• The Mental Health Law Office will write to you acknowledging your appeal application.
  • They will request reports from your responsive clinician and other relevant professionals involved in your care.
  • The reports will contain information about the circumstances of your admission to hospital, your health, care and treatment and the plans for your future care.
  • The Associate Hospital Managers will aim to hear your appeal/renewal within four weeks of the date of your application and will provide you with details of the date, time and venue in writing.
  • Once the date has been set and the reports received, copies of all the reports will be sent to you for you to read in advance of the hearing.
  • If you have chosen to have a solicitor to give you advice, your solicitor will also be given copies of the reports and will discuss these with you before the hearing.
  • Other people present at the hearing may include your:
    • responsible clinician
    • care co-ordinator
    • nurse
    • nearest relative or friend
    • IMHA (if you have asked for their support)
    • solicitor (if you have decided to use one).

On the day of the hearing

  • You will be asked if you would like to attend the hearing, but you do not have to if you do not wish to.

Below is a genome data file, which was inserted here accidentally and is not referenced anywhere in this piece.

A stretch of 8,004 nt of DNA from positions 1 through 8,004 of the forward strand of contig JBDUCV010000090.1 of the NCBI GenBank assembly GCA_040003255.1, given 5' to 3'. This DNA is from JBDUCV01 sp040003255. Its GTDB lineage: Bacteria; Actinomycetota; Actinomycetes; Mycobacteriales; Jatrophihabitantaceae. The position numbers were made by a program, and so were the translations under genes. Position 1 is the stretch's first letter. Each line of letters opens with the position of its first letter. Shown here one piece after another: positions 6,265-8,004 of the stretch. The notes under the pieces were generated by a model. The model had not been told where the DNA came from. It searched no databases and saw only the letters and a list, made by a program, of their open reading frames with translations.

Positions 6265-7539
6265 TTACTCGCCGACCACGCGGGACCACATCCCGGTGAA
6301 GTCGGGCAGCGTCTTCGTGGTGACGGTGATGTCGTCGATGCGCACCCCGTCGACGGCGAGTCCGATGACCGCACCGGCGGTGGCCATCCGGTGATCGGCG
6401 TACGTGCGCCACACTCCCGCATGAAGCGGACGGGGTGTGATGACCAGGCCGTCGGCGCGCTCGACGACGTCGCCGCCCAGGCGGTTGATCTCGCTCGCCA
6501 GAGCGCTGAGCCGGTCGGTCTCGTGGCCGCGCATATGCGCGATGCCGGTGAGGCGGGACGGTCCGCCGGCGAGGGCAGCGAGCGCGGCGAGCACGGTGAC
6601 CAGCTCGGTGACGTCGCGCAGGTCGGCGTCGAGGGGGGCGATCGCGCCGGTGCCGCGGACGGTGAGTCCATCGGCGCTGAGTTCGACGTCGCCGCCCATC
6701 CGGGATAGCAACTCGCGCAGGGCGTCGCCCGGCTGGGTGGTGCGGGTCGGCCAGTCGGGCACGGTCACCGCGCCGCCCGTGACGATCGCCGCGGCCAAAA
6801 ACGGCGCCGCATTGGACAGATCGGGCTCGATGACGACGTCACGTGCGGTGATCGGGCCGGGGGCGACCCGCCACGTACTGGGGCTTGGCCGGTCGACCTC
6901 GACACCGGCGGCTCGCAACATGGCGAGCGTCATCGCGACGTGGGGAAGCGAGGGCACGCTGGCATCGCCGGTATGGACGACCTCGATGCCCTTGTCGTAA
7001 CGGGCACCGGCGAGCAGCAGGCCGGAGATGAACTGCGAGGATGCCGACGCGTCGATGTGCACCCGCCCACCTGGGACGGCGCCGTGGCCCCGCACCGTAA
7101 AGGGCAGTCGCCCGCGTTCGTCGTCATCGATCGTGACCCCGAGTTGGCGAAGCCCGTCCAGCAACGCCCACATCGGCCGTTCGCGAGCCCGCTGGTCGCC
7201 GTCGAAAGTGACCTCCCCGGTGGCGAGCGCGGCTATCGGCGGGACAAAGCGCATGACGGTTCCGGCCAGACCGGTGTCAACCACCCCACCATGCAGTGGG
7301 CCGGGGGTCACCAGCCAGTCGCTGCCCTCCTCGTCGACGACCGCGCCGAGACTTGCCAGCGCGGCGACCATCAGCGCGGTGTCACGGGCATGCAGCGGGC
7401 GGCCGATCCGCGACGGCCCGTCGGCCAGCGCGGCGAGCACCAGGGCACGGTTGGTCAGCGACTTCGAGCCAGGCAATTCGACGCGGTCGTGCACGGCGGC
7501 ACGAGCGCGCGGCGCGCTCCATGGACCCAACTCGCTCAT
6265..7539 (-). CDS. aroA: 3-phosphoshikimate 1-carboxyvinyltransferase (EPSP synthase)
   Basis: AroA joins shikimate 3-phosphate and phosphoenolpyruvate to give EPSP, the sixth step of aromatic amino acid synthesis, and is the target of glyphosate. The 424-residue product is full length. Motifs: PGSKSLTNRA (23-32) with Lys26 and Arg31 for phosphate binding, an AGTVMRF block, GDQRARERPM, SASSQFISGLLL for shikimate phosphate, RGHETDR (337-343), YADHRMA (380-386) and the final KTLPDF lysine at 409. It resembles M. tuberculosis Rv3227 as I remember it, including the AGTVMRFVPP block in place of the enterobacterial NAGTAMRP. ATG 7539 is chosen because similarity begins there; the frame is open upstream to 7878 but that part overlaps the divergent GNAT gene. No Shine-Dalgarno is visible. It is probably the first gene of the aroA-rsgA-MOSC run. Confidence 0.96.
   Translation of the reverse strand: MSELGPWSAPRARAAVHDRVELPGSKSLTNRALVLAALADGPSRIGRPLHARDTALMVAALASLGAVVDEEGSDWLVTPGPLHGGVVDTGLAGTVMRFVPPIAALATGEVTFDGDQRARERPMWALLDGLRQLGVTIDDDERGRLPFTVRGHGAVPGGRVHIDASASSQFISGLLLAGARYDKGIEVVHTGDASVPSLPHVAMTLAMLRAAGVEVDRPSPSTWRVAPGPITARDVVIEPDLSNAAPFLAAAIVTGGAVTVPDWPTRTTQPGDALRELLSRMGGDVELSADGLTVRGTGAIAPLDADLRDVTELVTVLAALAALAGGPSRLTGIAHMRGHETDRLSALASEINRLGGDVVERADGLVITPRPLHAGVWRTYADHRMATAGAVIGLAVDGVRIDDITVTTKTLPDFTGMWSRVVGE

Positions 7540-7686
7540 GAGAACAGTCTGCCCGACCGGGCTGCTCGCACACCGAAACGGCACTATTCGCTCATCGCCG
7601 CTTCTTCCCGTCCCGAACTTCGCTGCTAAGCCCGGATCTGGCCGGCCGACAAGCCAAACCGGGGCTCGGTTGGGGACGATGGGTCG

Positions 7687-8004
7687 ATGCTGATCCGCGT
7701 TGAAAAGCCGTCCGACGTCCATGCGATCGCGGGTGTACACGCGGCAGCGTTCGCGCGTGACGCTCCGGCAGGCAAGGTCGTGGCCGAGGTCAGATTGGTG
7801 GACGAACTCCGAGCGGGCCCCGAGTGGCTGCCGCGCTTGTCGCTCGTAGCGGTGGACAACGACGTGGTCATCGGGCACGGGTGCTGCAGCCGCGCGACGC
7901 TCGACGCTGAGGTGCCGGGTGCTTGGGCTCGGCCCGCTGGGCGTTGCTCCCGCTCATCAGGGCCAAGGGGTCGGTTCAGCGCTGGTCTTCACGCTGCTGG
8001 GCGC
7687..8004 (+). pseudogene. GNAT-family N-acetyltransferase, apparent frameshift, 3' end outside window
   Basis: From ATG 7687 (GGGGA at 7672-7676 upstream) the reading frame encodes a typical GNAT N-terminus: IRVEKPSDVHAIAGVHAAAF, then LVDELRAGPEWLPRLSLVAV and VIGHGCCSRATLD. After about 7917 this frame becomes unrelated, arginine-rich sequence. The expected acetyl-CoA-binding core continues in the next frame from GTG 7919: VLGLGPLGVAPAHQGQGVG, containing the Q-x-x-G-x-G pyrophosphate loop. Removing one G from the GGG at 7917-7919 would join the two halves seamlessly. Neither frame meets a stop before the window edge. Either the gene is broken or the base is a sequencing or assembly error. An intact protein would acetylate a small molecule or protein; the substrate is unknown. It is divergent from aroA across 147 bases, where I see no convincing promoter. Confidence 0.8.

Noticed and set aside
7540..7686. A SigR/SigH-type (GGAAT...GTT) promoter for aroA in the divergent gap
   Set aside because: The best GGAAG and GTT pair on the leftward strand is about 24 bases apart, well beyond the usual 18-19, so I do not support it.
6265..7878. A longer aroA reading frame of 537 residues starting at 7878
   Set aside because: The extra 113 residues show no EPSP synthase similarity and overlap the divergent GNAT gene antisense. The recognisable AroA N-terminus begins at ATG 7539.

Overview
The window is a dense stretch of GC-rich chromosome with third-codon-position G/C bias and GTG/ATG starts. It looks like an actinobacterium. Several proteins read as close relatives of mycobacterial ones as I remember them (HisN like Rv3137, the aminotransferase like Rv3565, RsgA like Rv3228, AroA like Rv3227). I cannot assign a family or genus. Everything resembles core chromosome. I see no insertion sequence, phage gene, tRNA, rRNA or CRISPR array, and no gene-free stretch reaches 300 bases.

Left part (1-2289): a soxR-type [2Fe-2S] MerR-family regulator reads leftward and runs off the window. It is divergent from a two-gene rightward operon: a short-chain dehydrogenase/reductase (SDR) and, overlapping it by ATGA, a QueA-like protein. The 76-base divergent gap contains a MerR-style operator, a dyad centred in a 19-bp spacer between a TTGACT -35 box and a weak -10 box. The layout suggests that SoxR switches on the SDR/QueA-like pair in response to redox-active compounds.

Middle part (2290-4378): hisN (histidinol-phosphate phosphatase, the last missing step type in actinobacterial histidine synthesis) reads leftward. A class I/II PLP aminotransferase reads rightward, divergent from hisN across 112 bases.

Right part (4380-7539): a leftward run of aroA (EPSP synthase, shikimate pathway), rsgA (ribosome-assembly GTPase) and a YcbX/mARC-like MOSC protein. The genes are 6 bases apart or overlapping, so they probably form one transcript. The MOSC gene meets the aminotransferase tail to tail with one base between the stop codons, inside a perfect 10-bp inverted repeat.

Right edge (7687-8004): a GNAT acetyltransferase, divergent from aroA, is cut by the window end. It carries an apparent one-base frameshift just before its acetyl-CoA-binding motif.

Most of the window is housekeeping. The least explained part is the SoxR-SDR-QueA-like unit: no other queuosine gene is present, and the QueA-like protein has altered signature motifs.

• You will be offered the opportunity to speak with the managers privately before the hearing starts.
  • The chair of the panel will introduce themselves and explain the process.
  • The panel has to satisfy itself about matters regarding your health and welfare, and what is in your best interests. This will be done by considering the information contained in the reports and by asking questions during the hearing.
  • You will be given every opportunity to ask questions and express your views. If you have a solicitor or IMHA they will help you with this.
  • Once everyone has finished speaking, you and the professionals who have attended the hearing will be asked to leave the room so that the panel can have a discussion and reach a decision. This may take a little time as the panel has to carefully consider all the information provided.

The decision

The chair of the panel will ensure that the decision of the panel is explained to you. Your solicitor (if you have one), IMHA, named nurse or care co-ordinator can support you in understanding the decision. A written decision will be sent from the Mental Health Law Office to you and your nearest relative.